John Rutherford Champions the Federal Firearms Licensee Protection Act

This week, U.S. Rep. John Rutherford, R-Fla., showcased the “Federal Firearms Licensee Protection Act.”

Rutherford introduced the bill earlier this month with U.S. Rep. Henry Cuellar, D-Texas, as the only co-sponsor.

“This bipartisan legislation will enhance penalties for individuals stealing firearms from a Federal Firearms Licensee (FFL) dealer, a firearms and ammunition seller. Penalties would include minimum sentences of three years in prison for burglary and five years in prison for robbery,” Rutherford’s office noted. “According to the Bureau of Alcohol, Tobacco, Firearms and Explosives (ATF), between 2017 and 2021, there were over 2,254 burglaries and robberies of FFL dealers. During this period, over 28,000 firearms were stolen, many showing up at crime scenes.”

Former U.S. Rep. Conor Lamb, D-Penn., who was defeated in a Democratic U.S. Senate primary last year, had been the main backer of the bill.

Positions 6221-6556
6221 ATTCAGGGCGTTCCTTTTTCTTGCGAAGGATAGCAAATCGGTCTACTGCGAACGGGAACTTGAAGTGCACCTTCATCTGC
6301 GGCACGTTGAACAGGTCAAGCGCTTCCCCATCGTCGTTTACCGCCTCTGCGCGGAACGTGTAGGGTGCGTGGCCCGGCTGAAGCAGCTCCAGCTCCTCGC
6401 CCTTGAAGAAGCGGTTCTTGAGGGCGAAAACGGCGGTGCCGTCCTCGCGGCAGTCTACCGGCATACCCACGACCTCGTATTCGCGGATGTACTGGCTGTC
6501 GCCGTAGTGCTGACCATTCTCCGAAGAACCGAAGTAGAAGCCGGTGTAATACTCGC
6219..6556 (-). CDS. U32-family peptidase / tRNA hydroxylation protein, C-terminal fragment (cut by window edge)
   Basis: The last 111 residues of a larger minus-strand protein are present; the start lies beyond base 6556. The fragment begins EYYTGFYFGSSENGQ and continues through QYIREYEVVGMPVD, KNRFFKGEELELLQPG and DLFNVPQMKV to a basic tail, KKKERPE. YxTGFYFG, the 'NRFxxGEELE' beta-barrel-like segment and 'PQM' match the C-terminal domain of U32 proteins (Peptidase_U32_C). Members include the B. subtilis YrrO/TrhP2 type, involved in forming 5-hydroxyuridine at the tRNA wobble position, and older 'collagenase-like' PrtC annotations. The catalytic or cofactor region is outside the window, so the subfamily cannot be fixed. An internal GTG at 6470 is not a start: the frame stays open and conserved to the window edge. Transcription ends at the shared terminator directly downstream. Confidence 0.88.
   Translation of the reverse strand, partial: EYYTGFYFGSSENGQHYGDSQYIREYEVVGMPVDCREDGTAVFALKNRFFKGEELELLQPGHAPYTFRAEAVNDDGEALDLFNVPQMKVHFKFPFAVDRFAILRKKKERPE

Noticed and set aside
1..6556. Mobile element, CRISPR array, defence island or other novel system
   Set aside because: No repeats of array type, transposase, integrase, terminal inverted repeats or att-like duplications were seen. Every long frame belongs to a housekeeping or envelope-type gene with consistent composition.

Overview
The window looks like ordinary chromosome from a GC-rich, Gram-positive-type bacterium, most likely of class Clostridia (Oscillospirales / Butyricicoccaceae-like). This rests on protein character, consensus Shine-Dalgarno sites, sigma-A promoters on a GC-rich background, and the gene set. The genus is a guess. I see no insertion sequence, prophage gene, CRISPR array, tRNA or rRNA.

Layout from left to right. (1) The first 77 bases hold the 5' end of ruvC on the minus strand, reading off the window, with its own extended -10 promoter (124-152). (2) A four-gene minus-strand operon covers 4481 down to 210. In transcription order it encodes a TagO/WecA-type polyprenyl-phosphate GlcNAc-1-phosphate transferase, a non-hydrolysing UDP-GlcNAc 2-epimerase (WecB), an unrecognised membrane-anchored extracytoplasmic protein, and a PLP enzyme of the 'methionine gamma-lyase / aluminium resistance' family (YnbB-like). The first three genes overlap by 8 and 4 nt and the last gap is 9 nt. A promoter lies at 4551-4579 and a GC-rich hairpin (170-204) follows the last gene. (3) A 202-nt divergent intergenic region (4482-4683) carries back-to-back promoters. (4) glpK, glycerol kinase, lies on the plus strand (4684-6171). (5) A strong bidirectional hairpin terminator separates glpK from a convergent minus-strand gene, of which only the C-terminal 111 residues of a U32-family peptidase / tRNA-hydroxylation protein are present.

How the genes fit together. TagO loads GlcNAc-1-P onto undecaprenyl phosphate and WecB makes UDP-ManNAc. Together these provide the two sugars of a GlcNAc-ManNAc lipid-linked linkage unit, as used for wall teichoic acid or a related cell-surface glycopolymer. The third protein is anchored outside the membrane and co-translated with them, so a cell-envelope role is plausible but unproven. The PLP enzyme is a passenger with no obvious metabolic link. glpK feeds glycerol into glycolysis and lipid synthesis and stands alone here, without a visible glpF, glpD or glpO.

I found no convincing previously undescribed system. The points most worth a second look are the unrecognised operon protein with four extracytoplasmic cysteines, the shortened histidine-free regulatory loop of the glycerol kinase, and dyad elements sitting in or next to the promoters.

“As crime rises across the nation, additional steps must be taken to prevent criminals from stealing and trafficking firearms for violent crimes,” said Rutherford. “During my career in law enforcement, I saw firsthand how FFL dealers were targeted by criminals. This legislation will ensure that those who rob and burglarize federally licensed gun dealers receive adequate punishment for their crimes.”

“The United States has witnessed an uptick in violent crime, often with stolen firearms. It is time for change to stem this disturbing trend,” said Cuellar. “The bipartisan Federal Firearm Licensee Protection Act cracks down on criminals who attempt to steal or burglarize federal firearms licensees. I commend my colleague, Congressman Rutherford, for working with me across the aisle to crack down on criminals and curb gun violence across the country.”

The National Shooting Sports Foundation (NSSF) – The Firearm Industry Trade Association is backing the proposal.

The bill was sent to the U.S. House Judiciary Committee. So far, there is no companion measure over in the U.S. Senate.

Kevin Derby
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